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[This story contains spoilers for Hereditary]
If you didn’t already know, horror is experiencing an art house renaissance of sorts. Currently that renaissance is best represented by Ari Aster, whose feature debut Hereditary opened Friday to a fresh batch of raves and the consternation of the viewing public (audiences gave it a dismal D+ CinemaScore).
The film’s exultations went from zero to a thousand when it premiered at Sundance, drawing comparisons to The Exorcist and awards chatter for lead actress Toni Collette; meanwhile, critics are tripping over themselves to cite horror’s function as a mirror for social fears, as if no one’s ever suggested that what scares us most tends to reflect in the horror movies we make and consume. All this overwhelming praise is a double-edged sword. On one hand, it’s great that horror is being taken seriously by film critics and studios, which likely took note of Get Out’s awards season successes just last year. On the other hand, maybe audiences are leaving theaters frustrated because of the startling turn the film takes in its final minutes, shedding its skin as a creepy family drama and revealing an all-out, and out of place, horror spectacle in which it’s revealed that the stories troubles have all been due to an elaborate pagan ritual.
From its first frame to its last, Hereditary impresses on us its sense of gravity. It’s an Important Film about Important Topics. “Important,” of course, is the wrong word. The right word is “elevated,” a code phrase directors use, and the press parrot, to excuse themselves for denying us the pleasures that make genre movies worth watching in the first place. In the case of Hereditary, it seems “elevating” horror means spinning wheels for two hours, saving its compelling horror elements for the last 10 minutes and walking away satisfied, having proved that horror can be so much more than horrifying. It can be dramatic. It can be melodramatic. It can even be dismissively coy about the supernatural events driving its narrative, sparing us glimpses at stray occult images here, mysterious names scrawled ominously on the wall there, with Collette literally crawling on the ceiling and cutting off her own head with a wire elsewhere.
Aster didn’t set out with horror filmmaking aspirations, mind you; he attempted to get other projects off the ground before getting the green light for Hereditary in part because of its genre. If you walk away from the film feeling Aster approached the story as a family drama first and a horror movie second, declining to deliver on the particulars that we expect from horror, then you’d be right.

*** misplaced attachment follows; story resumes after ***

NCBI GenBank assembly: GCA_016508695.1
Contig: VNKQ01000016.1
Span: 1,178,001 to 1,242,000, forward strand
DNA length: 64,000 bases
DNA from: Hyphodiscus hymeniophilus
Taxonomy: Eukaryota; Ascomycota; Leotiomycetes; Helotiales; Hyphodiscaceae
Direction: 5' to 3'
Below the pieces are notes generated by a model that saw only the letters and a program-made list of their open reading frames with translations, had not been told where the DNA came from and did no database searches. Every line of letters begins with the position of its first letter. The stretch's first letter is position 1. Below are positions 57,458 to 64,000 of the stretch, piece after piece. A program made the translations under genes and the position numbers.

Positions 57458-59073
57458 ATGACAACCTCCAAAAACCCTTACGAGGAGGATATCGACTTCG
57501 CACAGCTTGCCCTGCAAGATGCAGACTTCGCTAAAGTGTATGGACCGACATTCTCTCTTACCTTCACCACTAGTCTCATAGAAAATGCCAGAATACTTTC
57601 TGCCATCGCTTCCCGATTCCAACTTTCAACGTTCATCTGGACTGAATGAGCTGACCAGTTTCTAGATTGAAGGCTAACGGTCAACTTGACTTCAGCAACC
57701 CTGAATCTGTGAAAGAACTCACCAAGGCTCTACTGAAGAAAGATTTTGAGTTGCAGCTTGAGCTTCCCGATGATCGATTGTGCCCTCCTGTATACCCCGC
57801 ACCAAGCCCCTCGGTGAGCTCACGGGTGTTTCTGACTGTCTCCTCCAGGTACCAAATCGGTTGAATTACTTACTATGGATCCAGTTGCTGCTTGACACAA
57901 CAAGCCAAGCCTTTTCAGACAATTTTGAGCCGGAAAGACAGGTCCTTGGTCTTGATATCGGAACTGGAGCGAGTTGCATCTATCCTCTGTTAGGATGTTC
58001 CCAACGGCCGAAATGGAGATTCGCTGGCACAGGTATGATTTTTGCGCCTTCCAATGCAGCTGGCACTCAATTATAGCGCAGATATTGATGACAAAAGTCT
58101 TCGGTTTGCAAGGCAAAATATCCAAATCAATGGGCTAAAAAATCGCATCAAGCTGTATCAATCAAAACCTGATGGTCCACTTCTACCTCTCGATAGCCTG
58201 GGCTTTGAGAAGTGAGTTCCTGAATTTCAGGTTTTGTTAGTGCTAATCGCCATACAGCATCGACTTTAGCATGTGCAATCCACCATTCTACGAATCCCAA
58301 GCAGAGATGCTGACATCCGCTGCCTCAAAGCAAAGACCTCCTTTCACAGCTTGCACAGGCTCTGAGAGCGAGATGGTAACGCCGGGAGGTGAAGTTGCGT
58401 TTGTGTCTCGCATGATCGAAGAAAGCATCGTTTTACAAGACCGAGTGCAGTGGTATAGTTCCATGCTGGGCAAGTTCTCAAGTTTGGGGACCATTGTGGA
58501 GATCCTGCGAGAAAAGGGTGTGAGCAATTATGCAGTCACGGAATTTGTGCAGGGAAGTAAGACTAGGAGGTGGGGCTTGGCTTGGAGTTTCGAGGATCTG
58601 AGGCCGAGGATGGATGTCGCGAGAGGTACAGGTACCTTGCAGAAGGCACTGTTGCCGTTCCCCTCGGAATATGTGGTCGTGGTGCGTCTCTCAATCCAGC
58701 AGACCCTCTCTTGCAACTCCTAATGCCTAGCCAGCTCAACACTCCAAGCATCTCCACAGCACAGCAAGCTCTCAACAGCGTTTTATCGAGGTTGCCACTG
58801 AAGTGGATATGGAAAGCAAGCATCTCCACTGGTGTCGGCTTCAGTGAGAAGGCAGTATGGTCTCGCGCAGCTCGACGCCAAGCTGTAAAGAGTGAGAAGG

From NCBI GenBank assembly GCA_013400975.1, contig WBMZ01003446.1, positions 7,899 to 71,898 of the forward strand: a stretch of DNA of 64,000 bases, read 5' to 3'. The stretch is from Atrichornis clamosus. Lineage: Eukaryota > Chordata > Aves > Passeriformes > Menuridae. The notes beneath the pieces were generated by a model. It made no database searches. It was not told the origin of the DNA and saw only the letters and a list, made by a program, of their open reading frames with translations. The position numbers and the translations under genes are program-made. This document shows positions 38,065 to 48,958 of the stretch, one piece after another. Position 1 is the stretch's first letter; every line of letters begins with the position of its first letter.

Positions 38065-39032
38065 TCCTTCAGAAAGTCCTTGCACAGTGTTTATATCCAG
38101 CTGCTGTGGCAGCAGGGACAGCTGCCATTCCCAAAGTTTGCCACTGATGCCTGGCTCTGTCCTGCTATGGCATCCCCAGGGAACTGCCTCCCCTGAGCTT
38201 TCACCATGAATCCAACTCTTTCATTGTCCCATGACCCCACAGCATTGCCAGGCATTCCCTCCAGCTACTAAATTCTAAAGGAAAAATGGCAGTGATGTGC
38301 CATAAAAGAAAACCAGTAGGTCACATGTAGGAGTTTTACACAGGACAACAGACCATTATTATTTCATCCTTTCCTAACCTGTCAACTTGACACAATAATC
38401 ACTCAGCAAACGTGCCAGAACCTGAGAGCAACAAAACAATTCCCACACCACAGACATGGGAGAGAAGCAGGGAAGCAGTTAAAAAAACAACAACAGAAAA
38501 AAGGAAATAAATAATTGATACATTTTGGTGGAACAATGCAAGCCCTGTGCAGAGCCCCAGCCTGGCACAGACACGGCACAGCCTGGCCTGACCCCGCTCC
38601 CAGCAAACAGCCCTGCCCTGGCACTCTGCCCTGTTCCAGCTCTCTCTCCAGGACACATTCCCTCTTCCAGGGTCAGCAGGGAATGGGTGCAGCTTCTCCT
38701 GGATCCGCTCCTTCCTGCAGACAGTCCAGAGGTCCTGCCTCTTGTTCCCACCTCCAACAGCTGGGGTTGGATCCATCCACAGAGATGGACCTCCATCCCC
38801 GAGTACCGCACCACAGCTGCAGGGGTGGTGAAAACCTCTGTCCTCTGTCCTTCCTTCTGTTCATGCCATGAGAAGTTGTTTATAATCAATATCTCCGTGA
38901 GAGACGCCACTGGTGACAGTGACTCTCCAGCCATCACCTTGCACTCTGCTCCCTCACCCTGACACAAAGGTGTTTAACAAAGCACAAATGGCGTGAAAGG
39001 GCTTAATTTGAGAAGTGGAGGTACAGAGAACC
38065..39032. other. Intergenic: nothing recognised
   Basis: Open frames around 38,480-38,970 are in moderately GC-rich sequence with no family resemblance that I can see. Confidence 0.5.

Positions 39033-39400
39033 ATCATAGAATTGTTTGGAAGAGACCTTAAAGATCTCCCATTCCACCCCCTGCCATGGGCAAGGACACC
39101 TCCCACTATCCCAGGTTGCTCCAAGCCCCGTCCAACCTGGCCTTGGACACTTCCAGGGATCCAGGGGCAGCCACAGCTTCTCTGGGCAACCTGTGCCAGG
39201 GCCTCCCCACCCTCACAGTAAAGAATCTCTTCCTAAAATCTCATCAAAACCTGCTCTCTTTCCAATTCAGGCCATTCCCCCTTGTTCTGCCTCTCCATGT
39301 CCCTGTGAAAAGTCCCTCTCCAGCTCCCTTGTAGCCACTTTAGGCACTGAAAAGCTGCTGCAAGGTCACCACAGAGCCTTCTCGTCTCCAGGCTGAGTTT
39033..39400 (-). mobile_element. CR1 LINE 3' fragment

The quantum leap Hereditary takes from leaving macabre bread crumb trails to going full-bore with terrors feels unnecessary. Recent years include many examples of sophisticated, art-forward joints that don’t skimp on the good stuff, the details that are central to horror’s identity as a genre: The Wailing (2016), a sweeping tale of demonic possession and paranoia; The Babadook (2014), the story of a single mother and her son under siege in their home by a malevolent, top hat-bedecked entity; and especially The Witch (2016), one of the two key films in horror’s new wave Hereditary emulates. (The other: 2012’s Kill List, a hitman film that turns into a satanic cult film.)
Hereditary is being read as a metaphor for American helplessness, the crushing realization that we, living in the self-styled greatest nation in the world, have no control over our fate’s course as we thrash against the currents sweeping us toward whatever end: economic collapse, nuclear holocaust. But helplessness and horror have always gone hand in hand, whether in lowbrow slasher flicks where running and hiding won’t save you from the masked maniac stalking you, or in art house productions that use real world anxieties as underpinnings for otherworldly threats. Like A24’s The Witch, which also earned strong reviews and a poor CinemaScore (C-).
The Witch is about America before America existed, plagued by tribalist feuding, religious fervor and an uncertain future joined to an equally uncertain present. Talk about helplessness: Try frontier living, where if the hardships of living off the land don’t kill you, wild animals might, or god forbid the monsters lurking in the woods that tower over your homestead. The film, directed by Robert Eggers, isn’t short on freak-out material. He sets about churning our stomachs and stoking our unease right away, pinching baby Samuel (Axtun Henry Dube and Athan Conrad Dube) quite literally from under his sister Thomasin’s (Anya Taylor-Joy) nose, cutting away to a hovel where we see the witch of the title pulping the infant and smearing her body with his blood. This is before Thomasin’s brother Caleb (Harvey Scrimshaw) is poisoned, or her mother, Katherine (Kate Dickie), hallucinates Samuel’s return while a raven shreds her breast.
It’s not that Hereditary isn’t moody, or atmospheric, or even that it’s bare of unsettling qualities building into its ending. It’s that Aster treats horror’s other essential qualities, its power to instill paralytic fear in us, as superfluous until he can’t anymore, and he hurriedly tosses in a stray MacGuffin, an old photo album, that spills the beans on what’s happening beneath the film’s surface. With little time left, he rushes through the paces, for instance, casually depositing the family dog’s corpse in the background during the climax like a throwaway detail. (At least Eggers killed the family dog as part of the story.) Aster, and Hereditary, are too preoccupied with solemnity. He wants you to know his work means business, not as a horror film but a significant work of art with big ideas and bigger ambitions. Hereditary misses the point of its appellation. Ambition in horror is welcome, even necessary. But horror in horror is doubly so.
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